How to install new side-pull caliper brakes on a bike
Here’s a simple project just about anyone can do in an hour or so. So you bike brakes won’t stop? Do the brake pads look worn down and uneven? Are the brackets themselves bent out of place? Rusted through?
You can easily replace side-pull caliper brakes yourself and make your bike safe to ride again. Note: properly functioning brakes are important to safe operation of a bicycle. Never operate a bicycle without properly functioning brakes. If you feel uncomfortable with your own ability to safely repair your own brakes, a neighborhood bike shop can do the repair for you.
If you’re interested in making the repair yourself, read on.
- Depending on what pieces have failed you’ll need new brake pads and possibly a new caliper mechanism
- This is also a good time to replace your brake cables, that may be fraying, rusting or no longer sliding easily.
- You can get kits like this one that include all the parts for one low price:
Make sure that you purchase the correct components to fit your bicycle. There are several styles of brakes including disc brakes , side-pull brakes, and V-brakes. Make sure you purchase the correct size for your type of bike.
Step 1: Remove the old brakes. Start by loosening the bolt that holds the brake cable to the caliper; once removed, you should be able to fully separate the caliper releasing the brake pads from around the bicycle wheel. Next, loosen the bolt that holds the caliper assembly to the frame of the bike and remove the caliper entirely.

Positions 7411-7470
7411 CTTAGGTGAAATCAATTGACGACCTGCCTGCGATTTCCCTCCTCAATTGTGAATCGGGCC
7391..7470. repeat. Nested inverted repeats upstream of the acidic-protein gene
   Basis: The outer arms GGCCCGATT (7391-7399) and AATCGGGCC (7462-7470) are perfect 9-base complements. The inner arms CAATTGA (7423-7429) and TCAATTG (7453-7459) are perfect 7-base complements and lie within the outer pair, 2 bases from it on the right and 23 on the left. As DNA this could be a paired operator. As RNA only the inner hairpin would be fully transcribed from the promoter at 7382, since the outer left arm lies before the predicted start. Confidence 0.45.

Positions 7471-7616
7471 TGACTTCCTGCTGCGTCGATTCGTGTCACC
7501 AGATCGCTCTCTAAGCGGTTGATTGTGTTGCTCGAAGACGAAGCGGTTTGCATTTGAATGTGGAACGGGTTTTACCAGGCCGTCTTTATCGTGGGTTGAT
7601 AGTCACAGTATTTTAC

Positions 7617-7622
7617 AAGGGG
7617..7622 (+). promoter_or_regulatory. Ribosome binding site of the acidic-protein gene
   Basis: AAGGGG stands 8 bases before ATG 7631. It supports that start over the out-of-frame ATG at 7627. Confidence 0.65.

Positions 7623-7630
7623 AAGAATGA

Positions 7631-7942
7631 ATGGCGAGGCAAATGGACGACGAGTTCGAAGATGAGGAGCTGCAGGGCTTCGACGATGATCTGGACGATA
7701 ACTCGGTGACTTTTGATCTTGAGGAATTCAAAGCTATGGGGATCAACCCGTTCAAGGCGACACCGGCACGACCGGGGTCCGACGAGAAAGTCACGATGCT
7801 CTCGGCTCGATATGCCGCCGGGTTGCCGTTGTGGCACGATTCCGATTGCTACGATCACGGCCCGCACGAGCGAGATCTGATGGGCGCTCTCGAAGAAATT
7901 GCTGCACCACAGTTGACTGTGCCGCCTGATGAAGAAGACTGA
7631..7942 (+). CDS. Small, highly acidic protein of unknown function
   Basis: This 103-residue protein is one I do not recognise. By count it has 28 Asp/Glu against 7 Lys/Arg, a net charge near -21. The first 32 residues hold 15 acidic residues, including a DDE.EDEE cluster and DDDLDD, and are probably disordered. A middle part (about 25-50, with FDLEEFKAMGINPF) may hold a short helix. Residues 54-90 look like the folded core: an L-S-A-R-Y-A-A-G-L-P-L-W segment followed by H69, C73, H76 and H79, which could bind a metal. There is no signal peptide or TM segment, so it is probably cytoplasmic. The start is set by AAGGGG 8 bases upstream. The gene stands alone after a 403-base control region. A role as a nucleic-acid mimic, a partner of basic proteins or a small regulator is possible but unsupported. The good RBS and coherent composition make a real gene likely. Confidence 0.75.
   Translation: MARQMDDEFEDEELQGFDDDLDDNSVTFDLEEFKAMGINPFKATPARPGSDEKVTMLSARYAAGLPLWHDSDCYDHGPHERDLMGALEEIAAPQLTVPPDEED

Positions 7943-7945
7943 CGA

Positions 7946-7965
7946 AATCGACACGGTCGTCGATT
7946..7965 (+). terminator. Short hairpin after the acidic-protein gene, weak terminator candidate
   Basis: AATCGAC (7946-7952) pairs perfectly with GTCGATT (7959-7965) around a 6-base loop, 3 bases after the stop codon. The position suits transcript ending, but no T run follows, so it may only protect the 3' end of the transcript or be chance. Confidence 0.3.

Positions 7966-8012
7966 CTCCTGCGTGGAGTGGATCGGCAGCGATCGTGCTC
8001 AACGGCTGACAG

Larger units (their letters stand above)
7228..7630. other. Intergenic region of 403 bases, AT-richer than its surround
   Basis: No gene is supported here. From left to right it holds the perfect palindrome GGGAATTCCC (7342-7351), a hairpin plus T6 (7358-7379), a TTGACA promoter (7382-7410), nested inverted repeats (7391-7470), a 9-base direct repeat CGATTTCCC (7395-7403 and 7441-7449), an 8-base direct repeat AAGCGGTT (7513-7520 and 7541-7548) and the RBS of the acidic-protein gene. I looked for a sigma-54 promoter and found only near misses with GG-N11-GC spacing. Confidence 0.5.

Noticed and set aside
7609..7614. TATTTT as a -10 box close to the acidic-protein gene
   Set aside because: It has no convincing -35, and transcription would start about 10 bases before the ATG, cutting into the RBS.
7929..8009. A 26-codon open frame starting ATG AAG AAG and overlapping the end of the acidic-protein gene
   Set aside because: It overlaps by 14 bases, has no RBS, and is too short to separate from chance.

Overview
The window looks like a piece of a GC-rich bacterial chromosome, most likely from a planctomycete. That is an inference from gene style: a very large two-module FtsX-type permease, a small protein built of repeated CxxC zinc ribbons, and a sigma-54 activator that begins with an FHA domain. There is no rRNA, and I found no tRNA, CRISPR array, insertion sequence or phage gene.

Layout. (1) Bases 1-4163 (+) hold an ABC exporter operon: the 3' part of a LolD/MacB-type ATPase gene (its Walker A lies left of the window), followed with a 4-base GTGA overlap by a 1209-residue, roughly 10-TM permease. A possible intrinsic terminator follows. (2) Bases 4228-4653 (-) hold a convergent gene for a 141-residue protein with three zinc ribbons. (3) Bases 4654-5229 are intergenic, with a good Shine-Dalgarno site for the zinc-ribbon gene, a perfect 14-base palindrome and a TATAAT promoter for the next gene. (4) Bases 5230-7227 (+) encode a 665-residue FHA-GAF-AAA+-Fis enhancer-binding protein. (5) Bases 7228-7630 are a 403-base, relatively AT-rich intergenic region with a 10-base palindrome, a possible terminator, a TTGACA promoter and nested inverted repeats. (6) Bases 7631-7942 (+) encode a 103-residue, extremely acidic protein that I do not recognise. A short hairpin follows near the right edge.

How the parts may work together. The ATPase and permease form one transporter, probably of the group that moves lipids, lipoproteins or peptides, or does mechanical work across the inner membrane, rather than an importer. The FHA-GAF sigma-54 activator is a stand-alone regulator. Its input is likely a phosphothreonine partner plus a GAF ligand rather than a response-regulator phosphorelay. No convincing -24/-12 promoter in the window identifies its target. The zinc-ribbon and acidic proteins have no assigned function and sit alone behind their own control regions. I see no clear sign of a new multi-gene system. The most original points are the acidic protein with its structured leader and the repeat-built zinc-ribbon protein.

Step 2: If you are only replacing brake pads, now is the time to swap your new pads onto the calipers and re-install.
Step 3: If you are are fully replacing your calipers, install the new calipers paying close attention to the fit of the brake pads. You will likely need to adjust the placement of the brake pads to match your bicycle wheel. It’s also a good idea to clean your bike wheel to remove any dirt or grease that might cause problems for proper braking.
Step 4: Once the caliper is reattached, tighten the bolt and thread the brake cable through its place on the caliper. If the cable shows any signs of fraying, it should be replaced.
Step 5: Adjust properly. To properly adjust the brake cable tension, start with the brake lever fully released and the thumb screw adjustment at its lowest setting. Gently hold the brakes close to the wheel and tighten the screw holding the cable to the caliper.
Step 6: Test the brake operations by squeezing the brake lever. The brake should squeeze firmly, but release to allow free movement when the brakes are not applied. Use the thumb screw adjustment to find the right adjustment. Take time to adjust until the brakes operated properly. If you are unsure, consult a bike shop before operating your bicycle.
Step 7: Repeat the same steps to replace your second brake caliper.
Once you’re satisfied that the repair has been made properly, enjoy your handiwork with a relaxing safe ride.